I know some people have issues with “judging” other people, but even a child knows good from bad, right from wrong, justice from cruelty. Society and…other organized groups just seem to muddy the waters on what should be clear-cut situations.

  9. phillis Godwin says:

    Was I dancing in the streets because they killed bin Lauden, I was setting in my living room in my pj’s cheering and clapping. He chose to kill those people on 9-11. There has to be consequences for doing evil. As long as he was alive he was a threat for killing more innocent people. Will there be more violence in his name now that he is dead? Anyone can choose to kill innocent people and use that for an excuse.

    Why would we live in fear because something worse will happen if we kill a MONSTER because that’s what he was. Our country is at was with Al Quaida now with our soldiers dying daily. There was so choice but to kill him.

    The thing that I worry about is our souls, where do we choose to spend eternity? I do not believe he is in heaven, as I saw no sign of repentance. He was planning more violence. The thing I keep telling myself is he chose where he would spend eternity.

    If one of my loved ones had died on 9-11, I would have been rejoicing, why not rejoice for my neighbor whose family member was.

    NOW let me tell you what it’s like from a victim’s side. I was brutally, violently RAPED. I fought him, I called the police, I testified in front of family and friends telling every gory detail. I didn’t set back and let it happen and think “If I don’t take action he will never, ever do it again. AS LONG AS HE WAS ALIVE, He TRIED TO FIND ME. This time he would have killed me. I knew because I was there. I NEVER had any freedom until I was told HE WAS DEAD. Did his death change all the years of fear and horror I was living in? NO, but I knew he would never RAPE again.

    So, if you drive by my home and see me dancing in the street, you never know it could be because bin Laden is dead an will NEVER EVER kill again.

    • kerri says:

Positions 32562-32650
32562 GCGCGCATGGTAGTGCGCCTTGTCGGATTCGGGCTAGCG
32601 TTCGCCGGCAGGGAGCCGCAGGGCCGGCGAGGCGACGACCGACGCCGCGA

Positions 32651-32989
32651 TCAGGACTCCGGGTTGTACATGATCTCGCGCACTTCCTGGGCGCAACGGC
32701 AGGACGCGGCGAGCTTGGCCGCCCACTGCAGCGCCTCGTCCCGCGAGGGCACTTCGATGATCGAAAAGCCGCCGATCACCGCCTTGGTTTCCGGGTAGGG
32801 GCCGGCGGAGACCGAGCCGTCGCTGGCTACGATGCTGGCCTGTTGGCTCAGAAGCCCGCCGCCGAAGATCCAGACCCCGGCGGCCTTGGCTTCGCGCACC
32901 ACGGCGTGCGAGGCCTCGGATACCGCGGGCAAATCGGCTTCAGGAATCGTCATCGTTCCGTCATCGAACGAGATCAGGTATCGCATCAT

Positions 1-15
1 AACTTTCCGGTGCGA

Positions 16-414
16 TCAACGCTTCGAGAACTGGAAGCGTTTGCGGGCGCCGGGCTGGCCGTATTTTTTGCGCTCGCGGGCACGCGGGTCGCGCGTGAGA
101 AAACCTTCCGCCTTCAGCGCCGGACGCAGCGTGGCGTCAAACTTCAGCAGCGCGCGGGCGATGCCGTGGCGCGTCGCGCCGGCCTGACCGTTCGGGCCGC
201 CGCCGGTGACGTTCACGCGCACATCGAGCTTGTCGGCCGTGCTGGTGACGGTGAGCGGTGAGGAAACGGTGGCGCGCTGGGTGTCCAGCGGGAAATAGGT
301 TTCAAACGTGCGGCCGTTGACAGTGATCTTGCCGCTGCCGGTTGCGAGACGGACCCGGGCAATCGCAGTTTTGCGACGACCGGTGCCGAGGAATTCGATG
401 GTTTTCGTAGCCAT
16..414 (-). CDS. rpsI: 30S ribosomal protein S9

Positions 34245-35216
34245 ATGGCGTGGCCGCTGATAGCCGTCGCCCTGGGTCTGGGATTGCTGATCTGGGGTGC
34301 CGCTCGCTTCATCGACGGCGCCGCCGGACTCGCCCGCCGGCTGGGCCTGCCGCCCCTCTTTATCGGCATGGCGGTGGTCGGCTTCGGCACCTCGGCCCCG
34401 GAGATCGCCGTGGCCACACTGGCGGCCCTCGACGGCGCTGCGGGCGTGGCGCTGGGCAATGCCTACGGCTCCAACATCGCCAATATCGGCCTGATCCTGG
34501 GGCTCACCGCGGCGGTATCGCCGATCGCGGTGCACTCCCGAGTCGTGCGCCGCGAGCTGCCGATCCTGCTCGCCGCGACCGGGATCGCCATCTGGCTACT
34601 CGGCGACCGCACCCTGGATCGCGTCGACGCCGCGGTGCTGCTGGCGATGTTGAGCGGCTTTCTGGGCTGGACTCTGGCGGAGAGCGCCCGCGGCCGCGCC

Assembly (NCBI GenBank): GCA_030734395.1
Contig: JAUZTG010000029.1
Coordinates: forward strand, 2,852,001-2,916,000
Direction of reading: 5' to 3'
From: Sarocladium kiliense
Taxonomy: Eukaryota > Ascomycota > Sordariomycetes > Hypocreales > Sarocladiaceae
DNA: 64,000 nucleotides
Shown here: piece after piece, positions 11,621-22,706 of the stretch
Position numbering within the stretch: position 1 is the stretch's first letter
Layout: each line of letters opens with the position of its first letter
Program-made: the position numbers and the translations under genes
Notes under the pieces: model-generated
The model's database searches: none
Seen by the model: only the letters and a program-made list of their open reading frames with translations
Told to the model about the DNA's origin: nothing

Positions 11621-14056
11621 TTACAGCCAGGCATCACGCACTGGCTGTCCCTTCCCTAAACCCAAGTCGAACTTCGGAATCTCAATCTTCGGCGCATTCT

First, let me make this clear: I have no sympathy for bin Laden. But I think the point that Olivia brings up is one of the ones I was trying to make – Has this man’s death made the world a safer place? In the case of your rape, Phillis, it was one man, he was not the leader of a world wide gang of terrorists. There was no one to replace him in his quest to hurt you. In bin Laden’s case, there are plenty ready to take his place and make their mark against the west. And his death brings on more questions: What do we do as a country, continue cutting off the head of the next snake and so on and so on for eternity? Isn’t the thousands of years of violence in that region one of the things that we Westerners believes sets us apart? Isn’t joining in (in the killing and in the celebrations) just lowering ourselves to their level? And let’s be clear about the real purpose for the wars in Afghanistan and Iraq, which had little to do with seeking justice and more to do with quenching America’s unending thirst for black gold. bin Laden did not put us into those wars, Bush did, and look where it has gotten us. I ask again, has America being involved there made our world a safer place? Of course not. My question of killing bin Laden didn’t come from one of fear of retribution as much as it did the fact that the circle of hate continues. They hit us, we hit them. They hit us, we hit them. Your religious beliefs obviously hold you in the an “eye for an eye” camp, while my spiritual beliefs makes me know that there is evidence to support the “hate begets hate” theory talked so much about in the Bible. I have faith in the fact that whatever lies beyond this world, we will have to face what actions we took in this life, whether “justice” is dealt here or not. The ultimate justice is found in the next life, not in this one and we should only be concerned with what energy we’re sending or perpetuating in the world. Again, if someone touched a hair on my family’s head, I would want retribution, but that doesn’t make it right in my mind. I guess I would have at least liked to have seen a trial and due process, although I don’t really think that would have made the world any safer either. I’m glad you found solace in the fact that your attacker is dead, you’re the first victim I’ve ever spoken to that felt peace after the criminal was dead. The families of the 9-11 victims I have seen interviewed were not the ones celebrating, as they know nothing will ever bring their loved ones back. And I think that most of them also know that bin Laden’s fate at the hands of the U.S. will not make anyone elses’ loved ones any safer either.